AFTER SEVEN days of deliberation and a flurry of notes to the judge about deadlock, a 12-member jury in Silicon Valley found Elizabeth Holmes, the entrepreneur behind a once promising phlebotomy startup, guilty of four counts of fraudulently deceiving investors. Each count carries a prison term of up to 20 years. She was acquitted of four charges of deceiving patients and doctors; on three others the jury were deadlocked leading to a potential re-trial. The verdict, against which Ms Holmes’s lawyers are expected to appeal, marks the fall of a career that beguiled the media, politicians and many in business.
After dropping out of Stanford in 2003 at the age of 19, Ms Holmes had founded Theranos to develop a radical advance in blood-testing technology that she hoped would allow hundreds of tests to be performed using a tiny drop of blood rather than a vial. It was a tantalising vision that promised to make health care more effective and efficient. Unfortunately, Ms Holmes could not bring it to fruition. In voting to convict on four counts, the jury concluded that, aware of her company’s failures, Ms Holmes intentionally lied about its prospects and capabilities, and so crossed the fine line from simple promotion to deliberate fraud—a step she explicitly denied in her public testimony.
The verdict will hardly be the end of Ms Holmes. There is sentencing to come, and possibly insights from jurors who sat through more than three months of testimony. And then there will be a tsunami of media, including a planned Hollywood blockbuster. A sentencing date has not yet been set.
In many ways Theranos differed little from many startups. It raised upwards of $1bn, reached a high theoretical valuation (in its case $9bn) before crashing without ever going public, disintegrating into a vast graveyard of unfeasible ideas. Usually, executives in these ventures are quickly forgotten but Ms Holmes’s path differed at least in part because even if her company’s products failed, her presence and broader story proved unusually compelling.
In building Theranos, Ms Holmes assembled a remarkable collection of acolytes. Her board was filled with several former secretaries of state and defence. Joe Biden, while vice-president, called Theranos “the laboratory of the future” and Ms Holmes “an inspiration”. The company’s shocking failure suggested her famous followers had fed merely on hype. The fashion press was besotted by Ms Holmes’s ability to present herself. The Steve Jobs-inspired black turtlenecks worn while running Theranos were seen as reflecting authority. The open-necked shirts and blouses she wore during the trial were a sign of appealing vulnerability, augmented by the nappy bag she carried to court, which signalled to the jury the cost to a young mother (her child was born last July), were they to convict her and send her away. Reporters and others waited for hours to gain a rare sought-after seat at her trial.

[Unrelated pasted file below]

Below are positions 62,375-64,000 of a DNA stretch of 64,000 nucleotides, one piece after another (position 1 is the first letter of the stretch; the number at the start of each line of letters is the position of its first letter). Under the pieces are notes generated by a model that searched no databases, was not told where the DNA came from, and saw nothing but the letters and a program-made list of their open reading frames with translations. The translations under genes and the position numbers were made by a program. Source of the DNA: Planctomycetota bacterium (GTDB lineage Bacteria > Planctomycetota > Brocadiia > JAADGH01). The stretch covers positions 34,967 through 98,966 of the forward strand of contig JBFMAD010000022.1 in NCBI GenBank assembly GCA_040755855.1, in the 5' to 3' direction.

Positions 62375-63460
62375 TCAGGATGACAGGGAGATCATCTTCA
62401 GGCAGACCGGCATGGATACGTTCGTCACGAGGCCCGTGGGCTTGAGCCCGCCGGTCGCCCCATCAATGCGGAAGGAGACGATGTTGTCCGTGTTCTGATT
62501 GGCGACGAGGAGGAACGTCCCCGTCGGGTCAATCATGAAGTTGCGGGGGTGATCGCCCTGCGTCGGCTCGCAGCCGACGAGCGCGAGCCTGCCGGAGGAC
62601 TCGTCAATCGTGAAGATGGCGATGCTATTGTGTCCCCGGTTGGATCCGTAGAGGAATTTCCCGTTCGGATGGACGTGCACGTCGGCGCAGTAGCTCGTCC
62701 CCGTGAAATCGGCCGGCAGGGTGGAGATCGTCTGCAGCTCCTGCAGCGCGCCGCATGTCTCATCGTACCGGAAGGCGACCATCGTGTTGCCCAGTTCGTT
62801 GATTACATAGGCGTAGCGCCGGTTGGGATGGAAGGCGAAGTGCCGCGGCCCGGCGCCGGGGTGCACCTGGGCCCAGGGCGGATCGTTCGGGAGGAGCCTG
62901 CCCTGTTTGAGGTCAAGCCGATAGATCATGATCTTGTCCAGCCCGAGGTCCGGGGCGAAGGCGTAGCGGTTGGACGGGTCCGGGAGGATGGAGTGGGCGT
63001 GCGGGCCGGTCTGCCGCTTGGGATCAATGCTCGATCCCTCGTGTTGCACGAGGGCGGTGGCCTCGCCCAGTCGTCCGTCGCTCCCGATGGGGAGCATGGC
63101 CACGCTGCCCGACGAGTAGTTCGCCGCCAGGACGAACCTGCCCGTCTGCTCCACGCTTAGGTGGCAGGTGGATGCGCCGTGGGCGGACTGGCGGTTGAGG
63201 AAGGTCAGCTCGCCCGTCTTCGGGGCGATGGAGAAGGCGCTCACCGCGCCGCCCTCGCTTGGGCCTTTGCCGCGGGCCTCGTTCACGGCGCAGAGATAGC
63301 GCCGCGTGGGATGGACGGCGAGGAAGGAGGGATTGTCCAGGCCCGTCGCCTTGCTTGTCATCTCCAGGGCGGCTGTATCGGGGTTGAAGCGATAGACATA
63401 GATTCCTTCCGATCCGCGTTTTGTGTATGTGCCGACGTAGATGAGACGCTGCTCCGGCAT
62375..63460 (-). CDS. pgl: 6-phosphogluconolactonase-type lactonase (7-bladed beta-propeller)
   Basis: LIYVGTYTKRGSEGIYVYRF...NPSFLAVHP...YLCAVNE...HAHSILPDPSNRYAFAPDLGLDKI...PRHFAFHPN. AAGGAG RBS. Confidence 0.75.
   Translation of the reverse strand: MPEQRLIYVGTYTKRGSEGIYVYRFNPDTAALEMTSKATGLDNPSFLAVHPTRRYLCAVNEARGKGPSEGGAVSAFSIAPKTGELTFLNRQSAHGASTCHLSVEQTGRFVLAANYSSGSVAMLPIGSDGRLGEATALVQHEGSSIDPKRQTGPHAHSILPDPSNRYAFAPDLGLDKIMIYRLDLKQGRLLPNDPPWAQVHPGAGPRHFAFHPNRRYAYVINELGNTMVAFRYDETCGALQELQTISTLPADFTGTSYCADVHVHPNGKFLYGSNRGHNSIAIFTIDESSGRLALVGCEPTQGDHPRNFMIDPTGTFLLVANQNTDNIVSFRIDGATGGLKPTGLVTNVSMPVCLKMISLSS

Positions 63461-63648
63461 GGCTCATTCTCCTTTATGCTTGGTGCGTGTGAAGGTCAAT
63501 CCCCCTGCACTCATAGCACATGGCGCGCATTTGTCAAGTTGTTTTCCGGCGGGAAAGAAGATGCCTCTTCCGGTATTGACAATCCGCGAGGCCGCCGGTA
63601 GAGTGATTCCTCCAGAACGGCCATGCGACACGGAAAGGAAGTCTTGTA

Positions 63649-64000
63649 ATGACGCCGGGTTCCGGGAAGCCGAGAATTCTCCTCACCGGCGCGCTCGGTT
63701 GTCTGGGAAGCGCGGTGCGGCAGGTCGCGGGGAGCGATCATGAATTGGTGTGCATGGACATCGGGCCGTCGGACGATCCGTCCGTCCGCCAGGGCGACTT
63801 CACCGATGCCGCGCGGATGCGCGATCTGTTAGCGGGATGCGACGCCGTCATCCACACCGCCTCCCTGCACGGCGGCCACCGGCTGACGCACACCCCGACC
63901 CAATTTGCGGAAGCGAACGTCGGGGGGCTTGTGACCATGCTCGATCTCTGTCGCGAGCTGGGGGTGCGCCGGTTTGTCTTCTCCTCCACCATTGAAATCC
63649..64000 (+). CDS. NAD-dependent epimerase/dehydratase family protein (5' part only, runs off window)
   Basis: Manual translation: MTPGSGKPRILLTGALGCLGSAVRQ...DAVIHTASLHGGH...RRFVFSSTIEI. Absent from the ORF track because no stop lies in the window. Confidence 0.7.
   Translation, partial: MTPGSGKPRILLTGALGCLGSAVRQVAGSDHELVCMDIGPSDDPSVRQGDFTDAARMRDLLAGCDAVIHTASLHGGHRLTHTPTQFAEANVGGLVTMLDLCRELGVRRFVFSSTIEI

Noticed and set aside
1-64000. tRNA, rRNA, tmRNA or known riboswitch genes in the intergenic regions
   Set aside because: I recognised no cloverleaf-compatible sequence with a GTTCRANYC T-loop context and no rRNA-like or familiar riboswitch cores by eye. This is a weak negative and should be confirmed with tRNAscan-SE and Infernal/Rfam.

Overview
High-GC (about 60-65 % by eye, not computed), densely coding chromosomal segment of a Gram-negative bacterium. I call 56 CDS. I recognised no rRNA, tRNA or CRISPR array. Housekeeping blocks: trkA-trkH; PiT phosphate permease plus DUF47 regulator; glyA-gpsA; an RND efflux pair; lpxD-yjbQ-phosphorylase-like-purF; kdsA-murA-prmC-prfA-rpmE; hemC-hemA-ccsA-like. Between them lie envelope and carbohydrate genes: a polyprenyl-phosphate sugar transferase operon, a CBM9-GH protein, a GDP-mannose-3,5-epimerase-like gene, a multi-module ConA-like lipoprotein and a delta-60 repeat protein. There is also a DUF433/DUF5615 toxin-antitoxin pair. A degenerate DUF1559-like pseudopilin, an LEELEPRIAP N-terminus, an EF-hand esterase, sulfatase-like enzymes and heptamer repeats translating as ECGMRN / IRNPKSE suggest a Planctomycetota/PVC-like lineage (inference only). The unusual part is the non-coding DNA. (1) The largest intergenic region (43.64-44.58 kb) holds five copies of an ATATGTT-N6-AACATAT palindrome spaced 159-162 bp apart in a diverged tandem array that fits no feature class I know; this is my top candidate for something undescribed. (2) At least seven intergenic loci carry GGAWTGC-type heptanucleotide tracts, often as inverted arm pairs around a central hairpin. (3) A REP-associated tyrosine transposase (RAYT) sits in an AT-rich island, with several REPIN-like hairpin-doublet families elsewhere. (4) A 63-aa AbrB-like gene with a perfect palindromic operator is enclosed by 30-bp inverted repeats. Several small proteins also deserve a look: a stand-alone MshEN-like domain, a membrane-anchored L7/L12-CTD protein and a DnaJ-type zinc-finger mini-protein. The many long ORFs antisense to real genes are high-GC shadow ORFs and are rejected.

Ms Holmes’s defence followed two distinct lines. The most obvious hinged on naivety. She may have been wrong about Theranos’s prospects, the argument went, but that is not a crime. Start-up investors are supposed to be a sophisticated lot, willing to wager based on deep insights in the hope of a big return, while understanding that longshots fail. Surely the doctrine of caveat emptor still exists?
Key to the prosecution were the presentations Ms Holmes made to investors, which appeared to exaggerate potential sales and trumpet non-existent endorsements from the armed forces and big pharmaceutical companies. The single substantive request made by the jurors during their deliberation was to rehear a presentation that had been recorded, suggesting they were focused on precisely what she said.
Ms Holmes’s second line of argument, the so-called Svengali defence, was particularly appealing to Hollywood, but its impact on the jury was unclear. She claimed at the trial to have been sexually and emotionally abused and manipulated by Ramesh “Sunny” Balwani, her partner and Theranos’s former chief operating officer. If true, was she then even responsible for her actions? And if true, what sort of inspiration was she really?
Mr Balwani has strongly denied all allegations. His own trial for fraud charges will begin next month, ensuring the overall case will not end soon. And even after the last gavel is pounded, there will be more to come. In the lead-up to the verdict Hulu, a cable network, released photos from an upcoming mini-series on Ms Holmes’s story, starring Amanda Seyfried. Ms Holmes may be going to jail, but she will not be going away.
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